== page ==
As years pass on without new material from a musical act, it’s easy to assume the worst. The Knife’s “Silent Shout,” released in 2006, was the platform from which the Swedish brother-and-sister duo took flight from pop into something darker and more original. Then they walked away, moving into new sonic territory with projects like the stunning debut of Fever Ray and then a collaborative electronic opera. Even though they didn’t need to, Karin Dreijer Andersson and Olof Dreijer decided to upend their own rules and bring the Knife back this year with the highly anticipated double album “Shaking the Habitual.”
Clocking in at just under 100 minutes, the album’s size and experimental methodology make it uneasy to navigate. The pair were challenging listeners right out of the gate with the first single and easy album highlight “Full of Fire,” a nine-minute lurch of prickly hard-spun synth. Andersson’s inimitable falsetto provides the song with a perfect hook, even when digital processing transforms her into a chunklet-spewing mother of Grendel.
From there, “Shaking the Habitual” slows without stiffening, though it drifts into less accessible territory as it moves forward into elaborate orchestral selections (“Wrap Your Arms Around Me”) and invigorating rearrangements of trance (“Stay Out Here.”) While it’s an unfit intermission here, “Old Dreams Waiting To Be Realized” will provide the more naïve among Knife fans a stimulating introduction to ambient music. Make no mistake, it’s an earnest ambient track, empowered with peculiar twists and surprises throughout its 19-minute span. The similar “Cherry on Top” would be the most uncomfortable examination of ice cream ever if not for Andersson’s unusually swollen manner, which hints at a deeper meaning.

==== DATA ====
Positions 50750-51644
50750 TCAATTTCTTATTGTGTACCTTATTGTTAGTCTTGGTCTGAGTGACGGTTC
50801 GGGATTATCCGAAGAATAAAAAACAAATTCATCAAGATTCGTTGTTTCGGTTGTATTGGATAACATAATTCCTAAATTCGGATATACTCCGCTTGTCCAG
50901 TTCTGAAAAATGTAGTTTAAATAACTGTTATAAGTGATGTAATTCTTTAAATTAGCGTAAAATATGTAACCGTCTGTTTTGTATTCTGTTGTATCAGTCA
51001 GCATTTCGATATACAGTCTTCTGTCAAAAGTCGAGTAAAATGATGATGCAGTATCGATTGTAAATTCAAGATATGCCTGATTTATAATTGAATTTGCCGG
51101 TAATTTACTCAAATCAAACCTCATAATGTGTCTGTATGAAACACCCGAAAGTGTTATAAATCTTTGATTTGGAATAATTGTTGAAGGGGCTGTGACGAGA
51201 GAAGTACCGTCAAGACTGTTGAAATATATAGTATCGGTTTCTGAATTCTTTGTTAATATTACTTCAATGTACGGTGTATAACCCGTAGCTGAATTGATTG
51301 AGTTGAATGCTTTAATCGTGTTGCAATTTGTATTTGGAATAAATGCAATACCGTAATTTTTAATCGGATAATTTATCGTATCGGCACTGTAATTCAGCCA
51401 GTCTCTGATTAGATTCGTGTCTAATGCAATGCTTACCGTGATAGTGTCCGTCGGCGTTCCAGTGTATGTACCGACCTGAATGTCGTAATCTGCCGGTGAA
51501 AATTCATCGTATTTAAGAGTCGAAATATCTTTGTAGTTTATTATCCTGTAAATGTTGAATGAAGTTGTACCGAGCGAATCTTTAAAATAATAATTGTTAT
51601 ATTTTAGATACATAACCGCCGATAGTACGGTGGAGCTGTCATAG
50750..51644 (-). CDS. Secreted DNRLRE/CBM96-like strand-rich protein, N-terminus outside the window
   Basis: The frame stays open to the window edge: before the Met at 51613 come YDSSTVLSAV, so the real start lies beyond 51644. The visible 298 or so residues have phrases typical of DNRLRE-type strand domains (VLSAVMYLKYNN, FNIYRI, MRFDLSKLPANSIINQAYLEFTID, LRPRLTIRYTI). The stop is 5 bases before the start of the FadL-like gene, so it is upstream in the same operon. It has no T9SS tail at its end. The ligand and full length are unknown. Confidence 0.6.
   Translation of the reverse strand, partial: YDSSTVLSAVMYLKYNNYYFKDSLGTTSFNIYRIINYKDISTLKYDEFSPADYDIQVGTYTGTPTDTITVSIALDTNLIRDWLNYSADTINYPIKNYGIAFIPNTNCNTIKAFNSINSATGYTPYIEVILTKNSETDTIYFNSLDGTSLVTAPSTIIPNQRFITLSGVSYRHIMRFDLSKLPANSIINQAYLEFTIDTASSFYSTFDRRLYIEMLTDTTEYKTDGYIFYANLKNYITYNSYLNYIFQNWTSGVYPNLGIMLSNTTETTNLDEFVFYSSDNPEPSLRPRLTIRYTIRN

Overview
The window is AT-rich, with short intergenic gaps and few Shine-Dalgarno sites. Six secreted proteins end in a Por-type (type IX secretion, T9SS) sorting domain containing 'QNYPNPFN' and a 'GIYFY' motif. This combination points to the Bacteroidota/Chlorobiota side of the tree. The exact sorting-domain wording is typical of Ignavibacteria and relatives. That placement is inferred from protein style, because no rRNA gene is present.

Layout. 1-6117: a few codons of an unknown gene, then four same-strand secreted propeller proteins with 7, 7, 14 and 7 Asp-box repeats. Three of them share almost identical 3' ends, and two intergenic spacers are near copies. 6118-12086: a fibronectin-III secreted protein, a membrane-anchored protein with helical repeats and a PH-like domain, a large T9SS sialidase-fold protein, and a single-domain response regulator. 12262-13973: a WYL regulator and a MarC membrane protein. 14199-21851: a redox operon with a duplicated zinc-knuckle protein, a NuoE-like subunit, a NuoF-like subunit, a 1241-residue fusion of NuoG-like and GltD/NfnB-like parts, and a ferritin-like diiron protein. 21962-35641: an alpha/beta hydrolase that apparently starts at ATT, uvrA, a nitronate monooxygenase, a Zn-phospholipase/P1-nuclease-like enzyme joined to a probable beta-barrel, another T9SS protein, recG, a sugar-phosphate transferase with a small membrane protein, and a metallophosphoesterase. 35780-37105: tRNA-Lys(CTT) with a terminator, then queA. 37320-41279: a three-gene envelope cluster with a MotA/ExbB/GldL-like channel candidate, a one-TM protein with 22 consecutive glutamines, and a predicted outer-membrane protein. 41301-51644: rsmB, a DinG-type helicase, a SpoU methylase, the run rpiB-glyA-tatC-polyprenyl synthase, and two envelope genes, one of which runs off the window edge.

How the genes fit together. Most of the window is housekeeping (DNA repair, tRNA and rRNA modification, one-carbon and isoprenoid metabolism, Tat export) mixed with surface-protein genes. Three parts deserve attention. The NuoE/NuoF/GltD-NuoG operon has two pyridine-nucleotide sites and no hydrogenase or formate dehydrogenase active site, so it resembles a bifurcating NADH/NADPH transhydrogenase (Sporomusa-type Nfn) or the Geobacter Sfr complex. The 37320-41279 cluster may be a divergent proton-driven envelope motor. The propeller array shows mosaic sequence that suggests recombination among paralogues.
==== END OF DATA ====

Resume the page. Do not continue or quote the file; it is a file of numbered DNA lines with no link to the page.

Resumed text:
On a first listen, “Shaking The Habitual” might sound like little more than a big muddled metaphor for social injustice across the globe. But the specifics are there, colored in with creative spirit. It helps reading the comic strip discussion provided on the front page of the band’s website, which targets a global wealth gap, systematic patriarchy and environmental neglect.
Deconstructing Andersson’s lyrics is satisfying. “There’s the lottery, about geography,” she sings on “Raging Lung,” where cleanly cut analogies simmer against Dreijer’s sauntering percussion. But she isn’t always clear. “Without You My Life Would Be Boring,” for example, entwines its romantic refrain with materialism, or perhaps to the timeless cycle of struggle to overcome barriers and authority. Even the the jarring instrumental “Fracking Fluid Injection” seems to be a moral warning of sorts, foreshadowing a calamitous future.
Ambitious yet only occasionally overdrawn, “Shaking The Habitual” is a memorable work from a duo who always reward close listening. They remain among the few popular artists who ride the whirlpool of experimentation without getting sucked down the drain.
Electronic blogger Erik Myers is a Denver-based writer and new contributor to Reverb. Contact him at email@example.com or follow him on Twitter.